On June 11, I had the honor and privilege of attending the graduation of my first-born daughter Shanti from Carleton College. I ordinarily do not try to post family events on this site, but the phenomenon of attending a graduation as a parent – instead of as a professor – was an amazing event. It provided a lot of insights worth noting and remembering. At Pomona College, I have attended about 19 graduation ceremonies as a professor in Physics and Astronomy. The experience was one we professors looked forward to – with the usual dread about sitting on stage in a hot medieval costume while 400 names were read, and listening to the long and sometimes rambling speeches by students and faculty. The joy of the students, the hope of the parents, and the celebration of our collective future is uplifting, even after 19 ceremonies.
The professors also get to meet the parents. This is a fun part – and our department would set up the appetizers, and wait for the arrival of parents, siblings, grandparents, cousins and even a few random alumni who would drop by. It was always fun to try to match parents to students even before introductions were made and when students were somewhere else. Both personality and appearances gave them away. The interactions between the generations and siblings were really interesting to observe, and often revealed a lot about the family dynamics which were consistent with the social habits of our students. We professors are naturally proud of our students, and we gladly tell glowing stories to the relatives about how insightful, hard-working and fun their kids were to teach. We recognized on an intellectual level that they were proud and we shared their pride – but I realize now that I was completely unaware of the intensity of the emotions of graduation day.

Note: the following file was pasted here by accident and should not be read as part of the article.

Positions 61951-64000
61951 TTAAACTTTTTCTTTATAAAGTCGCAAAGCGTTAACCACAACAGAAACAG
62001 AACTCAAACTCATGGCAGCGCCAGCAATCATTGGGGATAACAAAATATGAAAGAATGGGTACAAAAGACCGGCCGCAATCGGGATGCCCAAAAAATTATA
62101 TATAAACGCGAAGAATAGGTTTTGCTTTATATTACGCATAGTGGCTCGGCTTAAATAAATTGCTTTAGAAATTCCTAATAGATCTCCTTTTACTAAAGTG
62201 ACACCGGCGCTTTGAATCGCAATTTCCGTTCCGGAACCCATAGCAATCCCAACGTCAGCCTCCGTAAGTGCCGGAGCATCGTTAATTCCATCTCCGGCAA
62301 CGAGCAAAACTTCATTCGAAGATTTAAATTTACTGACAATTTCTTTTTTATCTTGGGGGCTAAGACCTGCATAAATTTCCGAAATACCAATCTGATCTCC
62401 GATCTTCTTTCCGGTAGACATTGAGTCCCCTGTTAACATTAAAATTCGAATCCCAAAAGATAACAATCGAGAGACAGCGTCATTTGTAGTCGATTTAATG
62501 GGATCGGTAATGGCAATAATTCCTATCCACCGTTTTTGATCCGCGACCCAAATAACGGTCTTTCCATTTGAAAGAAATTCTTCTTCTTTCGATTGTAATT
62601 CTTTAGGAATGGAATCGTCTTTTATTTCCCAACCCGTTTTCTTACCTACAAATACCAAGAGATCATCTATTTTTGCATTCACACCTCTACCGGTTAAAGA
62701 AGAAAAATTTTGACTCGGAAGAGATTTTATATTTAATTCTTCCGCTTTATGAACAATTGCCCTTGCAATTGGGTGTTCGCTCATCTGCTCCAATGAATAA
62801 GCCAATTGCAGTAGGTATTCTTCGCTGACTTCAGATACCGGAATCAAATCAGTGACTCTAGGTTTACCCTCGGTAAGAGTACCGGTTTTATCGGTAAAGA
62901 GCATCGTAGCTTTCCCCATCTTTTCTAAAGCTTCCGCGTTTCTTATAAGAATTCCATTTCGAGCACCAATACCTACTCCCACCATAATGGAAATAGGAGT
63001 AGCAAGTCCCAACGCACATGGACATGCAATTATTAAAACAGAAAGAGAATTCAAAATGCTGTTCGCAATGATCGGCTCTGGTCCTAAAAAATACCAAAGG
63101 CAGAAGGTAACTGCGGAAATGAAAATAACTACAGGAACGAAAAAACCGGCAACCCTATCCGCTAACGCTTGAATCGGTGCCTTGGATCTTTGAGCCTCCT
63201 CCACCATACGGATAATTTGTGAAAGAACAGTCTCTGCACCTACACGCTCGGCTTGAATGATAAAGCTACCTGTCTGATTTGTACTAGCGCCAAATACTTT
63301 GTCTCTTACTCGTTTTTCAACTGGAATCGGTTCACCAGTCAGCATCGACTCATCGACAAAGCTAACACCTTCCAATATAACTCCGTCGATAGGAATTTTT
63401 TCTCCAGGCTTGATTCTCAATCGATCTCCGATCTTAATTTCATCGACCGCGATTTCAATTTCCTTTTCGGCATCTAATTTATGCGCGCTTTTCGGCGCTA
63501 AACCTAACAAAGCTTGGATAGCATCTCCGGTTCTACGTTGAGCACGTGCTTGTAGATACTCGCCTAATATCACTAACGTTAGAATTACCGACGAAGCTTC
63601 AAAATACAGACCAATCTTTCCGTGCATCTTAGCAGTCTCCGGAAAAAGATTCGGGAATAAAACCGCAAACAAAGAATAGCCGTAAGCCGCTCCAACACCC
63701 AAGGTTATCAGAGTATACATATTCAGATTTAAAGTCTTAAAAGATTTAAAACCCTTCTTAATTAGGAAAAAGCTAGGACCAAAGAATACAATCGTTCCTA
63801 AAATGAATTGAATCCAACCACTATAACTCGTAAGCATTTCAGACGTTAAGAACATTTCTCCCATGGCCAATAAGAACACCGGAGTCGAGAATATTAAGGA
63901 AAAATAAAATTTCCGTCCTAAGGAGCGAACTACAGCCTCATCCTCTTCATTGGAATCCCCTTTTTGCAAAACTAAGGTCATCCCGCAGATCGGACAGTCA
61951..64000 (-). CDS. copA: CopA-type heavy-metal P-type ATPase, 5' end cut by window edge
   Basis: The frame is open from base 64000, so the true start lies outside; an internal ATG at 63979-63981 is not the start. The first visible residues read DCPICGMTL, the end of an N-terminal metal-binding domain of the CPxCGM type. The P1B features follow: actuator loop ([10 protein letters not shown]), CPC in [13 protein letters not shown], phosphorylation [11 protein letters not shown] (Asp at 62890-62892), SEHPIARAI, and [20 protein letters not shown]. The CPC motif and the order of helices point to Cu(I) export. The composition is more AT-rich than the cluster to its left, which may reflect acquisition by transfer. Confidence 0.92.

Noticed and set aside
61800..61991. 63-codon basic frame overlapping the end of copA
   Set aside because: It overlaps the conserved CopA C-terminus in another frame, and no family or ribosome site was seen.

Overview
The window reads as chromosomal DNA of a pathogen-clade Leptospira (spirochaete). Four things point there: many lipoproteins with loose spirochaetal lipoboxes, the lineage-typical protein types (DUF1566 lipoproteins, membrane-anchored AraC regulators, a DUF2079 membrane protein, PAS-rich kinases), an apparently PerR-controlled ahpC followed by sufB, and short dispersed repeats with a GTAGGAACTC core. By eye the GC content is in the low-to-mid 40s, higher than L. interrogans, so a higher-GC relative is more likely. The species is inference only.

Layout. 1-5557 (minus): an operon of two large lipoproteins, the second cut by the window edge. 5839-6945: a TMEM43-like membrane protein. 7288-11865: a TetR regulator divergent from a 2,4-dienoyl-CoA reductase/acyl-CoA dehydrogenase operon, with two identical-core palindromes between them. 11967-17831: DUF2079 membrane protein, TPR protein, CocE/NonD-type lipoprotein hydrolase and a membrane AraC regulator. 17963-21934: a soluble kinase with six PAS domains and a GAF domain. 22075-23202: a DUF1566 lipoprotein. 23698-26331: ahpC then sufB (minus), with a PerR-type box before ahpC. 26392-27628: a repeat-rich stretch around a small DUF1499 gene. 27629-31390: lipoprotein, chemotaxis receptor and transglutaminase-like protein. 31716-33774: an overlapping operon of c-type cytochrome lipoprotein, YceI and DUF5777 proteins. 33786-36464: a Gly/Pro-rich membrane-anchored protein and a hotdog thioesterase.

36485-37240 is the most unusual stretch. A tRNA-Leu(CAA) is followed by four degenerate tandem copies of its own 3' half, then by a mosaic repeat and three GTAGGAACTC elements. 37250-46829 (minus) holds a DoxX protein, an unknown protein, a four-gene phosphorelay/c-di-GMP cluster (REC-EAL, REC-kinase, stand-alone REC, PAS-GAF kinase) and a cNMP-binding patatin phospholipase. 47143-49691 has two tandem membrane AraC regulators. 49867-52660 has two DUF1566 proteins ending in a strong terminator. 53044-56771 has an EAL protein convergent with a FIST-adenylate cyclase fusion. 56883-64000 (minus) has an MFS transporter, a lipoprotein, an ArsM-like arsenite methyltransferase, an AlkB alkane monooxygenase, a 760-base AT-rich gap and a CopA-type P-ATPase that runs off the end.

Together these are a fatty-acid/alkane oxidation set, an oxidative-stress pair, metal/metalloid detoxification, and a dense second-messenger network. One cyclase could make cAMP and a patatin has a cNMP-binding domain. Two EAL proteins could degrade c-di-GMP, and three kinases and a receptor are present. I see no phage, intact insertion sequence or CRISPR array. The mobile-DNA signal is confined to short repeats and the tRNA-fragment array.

What is different about attending as a parent is that it is your child that is graduating. Putting aside the $250,000 that some of us have paid for a college education, it is the labor of love that went into raising that child that comes to mind for a parent. On graduation day, all the events of that child’s life flash before your eyes. You remember them as pre-schoolers (even with a pre-school graduation ceremony!), you remember them at AYSO soccer, at 5th grade astronomy camp, as marching band members, water polo players, and growing high school kids. You see their whole life flash before your eyes, and there right in front of you is a graduate – an adult – who has learned to think for herself, to explore the world with new intellectual powers, and to be a fully realized person. The pride, the emotions, the sense of your own inevitable march toward grandparent status all are overwhelming. Parents, as much as their children, are graduating. They are graduating from their roles as parents, and becoming something else. It is an emotion-laden time – for us it was as laden with emotion as the Minnesota sky trying to deliver its afternoon thunderstorm!
A note is also worth taking about Carleton College. Despite the enormous costs, we feel fully satisfied that Carleton delivered value for our money. I told the Carleton President, Steve Poskanzer, that I admired Carleton’s integrity and quality. They know how to educate their students with difficult standards, and less grade inflation than most places. They have formed a strong sense of identity as an institution and provide a warm and friendly intellectual community for the students. Our daughter Shanti has thrived there, and there can be no better testament to an institution’s quality than parents who feel proud and grateful for the education, and a child who is equipped with new intellectual passions, intercultural awareness, and a strong sense of their identity. It is tangible to us that Shanti has grown – and we are proud to see her emerge from graduation, as a realized person!